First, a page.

To begin the lesson, call on several students to come to the front
of the room and make a line. As you call them, use an ordinal number to
name their place. For example, "Tom, you will be first. Susan, you will
be second." Invite students to the front until you have fill the first
through tenth positions. Then, dismiss those students, and repeat the
same process with a different group of 10 students.
Now display a train of 10 connecting cubes made with as many
different colors as possible. Indicate that the left-most cube is the
first cube in the train. As you randomly point to different cubes in
the train, call on students to name the position of the cube using
ordinal numbers (first, second, third, and so on).
Next, put the students into pairs and distribute 15 or more
connecting cubes to each student. Ask the students to sit back to back
and have one student in each pair make a train of 10 cubes, using as
many different colors as they can to make cars in the train. Then have
the student who made the train describe it to his or her partner so
that the partner can make an identical train. Then have the students
switch roles. (The goal of this activity is to ensure that students are
comfortable with ordinal numbers, as they will be used to describe
patterns. You may wish to review this concept with those students who
are not familiar with ordinal numbers.)
When students are ready, distribut the Pattern Templates
activity sheet, which has a strip of 10 spaces along the top. (This
sheet also has a flag pattern template, which will be used later.)
Ask students to circle the first square in black. Then have them
color the other squares according to directions that you give. For
example, "Color the third car red." When each square has been colored,
call on students to name the colors of the cars as you randomly say
ordinal numbers from 1st through 10th. You may wish to collect these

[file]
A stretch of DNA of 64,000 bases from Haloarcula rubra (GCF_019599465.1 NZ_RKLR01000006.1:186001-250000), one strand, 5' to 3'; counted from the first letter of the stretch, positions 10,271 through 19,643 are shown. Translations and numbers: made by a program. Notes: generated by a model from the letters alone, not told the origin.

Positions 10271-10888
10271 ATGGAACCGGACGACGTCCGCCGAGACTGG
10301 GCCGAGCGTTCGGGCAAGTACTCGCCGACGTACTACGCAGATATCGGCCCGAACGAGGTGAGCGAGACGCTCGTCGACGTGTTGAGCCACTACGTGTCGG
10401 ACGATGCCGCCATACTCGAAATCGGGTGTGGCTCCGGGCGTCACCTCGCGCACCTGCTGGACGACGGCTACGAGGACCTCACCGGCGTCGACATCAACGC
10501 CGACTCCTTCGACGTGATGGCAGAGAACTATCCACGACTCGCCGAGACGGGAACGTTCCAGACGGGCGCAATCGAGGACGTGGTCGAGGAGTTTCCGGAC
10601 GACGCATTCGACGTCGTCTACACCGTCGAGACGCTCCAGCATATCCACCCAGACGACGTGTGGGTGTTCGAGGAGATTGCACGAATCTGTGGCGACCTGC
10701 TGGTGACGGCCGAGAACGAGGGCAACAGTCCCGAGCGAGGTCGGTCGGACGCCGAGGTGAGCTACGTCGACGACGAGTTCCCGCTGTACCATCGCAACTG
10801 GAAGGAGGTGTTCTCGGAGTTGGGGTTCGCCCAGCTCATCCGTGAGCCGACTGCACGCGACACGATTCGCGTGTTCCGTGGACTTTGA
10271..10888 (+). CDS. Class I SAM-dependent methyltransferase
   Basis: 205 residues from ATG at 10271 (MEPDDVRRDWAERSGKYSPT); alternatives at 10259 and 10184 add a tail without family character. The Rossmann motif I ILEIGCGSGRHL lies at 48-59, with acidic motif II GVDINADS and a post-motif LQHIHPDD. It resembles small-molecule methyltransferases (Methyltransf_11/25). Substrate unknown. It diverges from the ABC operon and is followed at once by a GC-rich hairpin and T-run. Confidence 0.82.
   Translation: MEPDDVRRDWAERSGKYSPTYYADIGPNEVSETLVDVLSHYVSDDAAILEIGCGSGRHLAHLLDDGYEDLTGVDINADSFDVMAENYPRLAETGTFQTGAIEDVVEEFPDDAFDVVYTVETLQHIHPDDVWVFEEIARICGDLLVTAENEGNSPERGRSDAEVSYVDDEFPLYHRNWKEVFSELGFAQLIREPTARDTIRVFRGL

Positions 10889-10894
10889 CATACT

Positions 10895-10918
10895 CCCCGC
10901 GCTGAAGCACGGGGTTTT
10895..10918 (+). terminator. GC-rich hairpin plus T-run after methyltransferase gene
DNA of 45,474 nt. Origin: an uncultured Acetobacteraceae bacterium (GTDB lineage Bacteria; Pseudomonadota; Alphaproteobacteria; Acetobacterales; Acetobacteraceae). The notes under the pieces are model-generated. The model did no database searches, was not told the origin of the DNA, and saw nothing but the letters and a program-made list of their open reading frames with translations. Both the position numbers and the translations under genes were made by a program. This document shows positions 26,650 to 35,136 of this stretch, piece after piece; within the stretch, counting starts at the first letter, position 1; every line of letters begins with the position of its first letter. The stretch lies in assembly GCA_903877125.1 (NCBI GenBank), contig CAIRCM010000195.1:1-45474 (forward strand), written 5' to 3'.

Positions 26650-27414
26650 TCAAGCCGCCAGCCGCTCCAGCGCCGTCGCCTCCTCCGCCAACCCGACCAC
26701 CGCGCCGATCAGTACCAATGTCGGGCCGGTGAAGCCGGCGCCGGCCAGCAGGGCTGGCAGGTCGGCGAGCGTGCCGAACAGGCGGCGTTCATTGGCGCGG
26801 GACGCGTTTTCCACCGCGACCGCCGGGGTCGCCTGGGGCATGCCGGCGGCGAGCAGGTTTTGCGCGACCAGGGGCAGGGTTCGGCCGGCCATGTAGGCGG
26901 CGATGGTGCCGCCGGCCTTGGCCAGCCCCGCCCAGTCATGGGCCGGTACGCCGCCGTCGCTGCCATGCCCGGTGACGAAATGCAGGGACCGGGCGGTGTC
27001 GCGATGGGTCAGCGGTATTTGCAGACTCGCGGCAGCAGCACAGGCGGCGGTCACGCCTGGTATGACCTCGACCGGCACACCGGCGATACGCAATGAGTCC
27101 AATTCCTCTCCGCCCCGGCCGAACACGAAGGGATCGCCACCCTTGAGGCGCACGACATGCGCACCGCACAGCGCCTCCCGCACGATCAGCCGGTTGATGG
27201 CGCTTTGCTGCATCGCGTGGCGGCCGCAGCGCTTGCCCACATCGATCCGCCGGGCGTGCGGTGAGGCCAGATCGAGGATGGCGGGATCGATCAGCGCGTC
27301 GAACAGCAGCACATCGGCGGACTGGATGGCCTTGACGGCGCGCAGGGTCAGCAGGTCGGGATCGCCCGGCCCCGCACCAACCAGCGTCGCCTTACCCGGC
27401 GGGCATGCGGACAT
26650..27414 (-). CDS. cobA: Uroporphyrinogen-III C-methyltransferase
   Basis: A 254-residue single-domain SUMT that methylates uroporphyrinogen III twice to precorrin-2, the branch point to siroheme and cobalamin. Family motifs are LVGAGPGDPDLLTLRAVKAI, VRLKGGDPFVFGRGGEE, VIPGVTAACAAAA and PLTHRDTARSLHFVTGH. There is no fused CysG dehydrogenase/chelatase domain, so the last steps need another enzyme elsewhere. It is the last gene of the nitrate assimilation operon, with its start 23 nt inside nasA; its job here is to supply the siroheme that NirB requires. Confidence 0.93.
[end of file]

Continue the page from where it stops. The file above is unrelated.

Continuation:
papers as a first entry in a unit portfolio.
Finally, call the students together to sing Old MacDonald (see Song Lyrics
for the words. Call on volunteers to indicate which animal will be
named first, second, and so on. For example, "Meg, what will be the
first animal? Peter, what will be the second animal?" To help students
remember the order, you may wish to list the animals on the blackboard.
- Collect students’ 10-color pattern strips to determine how well they were able to use ordinal numbers to follow your directions.
- Periodically assess students when they line up. (You may have
a girls’ line and a boys’ line to keep the ordinal positions low for
younger students.) Pass out an index card with an ordinal number to
each student. As you call their group or table, have students line up
on carpet squares or floor tiles according to the place written on
their index card.
Place items in a set of 5-6 small identical boxes (such as gelatin
boxes or film canisters) so that the boxes vary in weight. You may wish
to fill one box with pennies, another with popcorn, and others with
cotton, rice and cereal. Then ask the students to lift the boxes and
put them in order from heaviest to lightest. If you cover the boxes in
different colors, the students can record the ordering using cubes or
coloring squares on a strip of paper.
Questions for Students
1. What words did we use today that tell about order?
[We used first, second, third, ….]
2. How many cubes will come before the fifth cube in a train with 8 cubes?
[There will be four cubes before the fifth cube.]
3. What comes after the sixth place in line? (You may wish to ask this same question using other ordinal numbers.)
[After the sixth place is the seventh place.]
4. What comes before the fourth place? (You may wish to ask this same question using other ordinal numbers.)
[Before the fourth place is the third place.]
- Which ordinal values were students familiar with before the lesson began?
- Which students met all the objectives of this lesson? What extension activities would be appropriate for those students?
- Which students did not meet the objectives of this lesson? What instructional experiences do they need next?
- Were all students able to name ordinal positions in random order?
- Would I make any adjustments the next time I teach this lesson?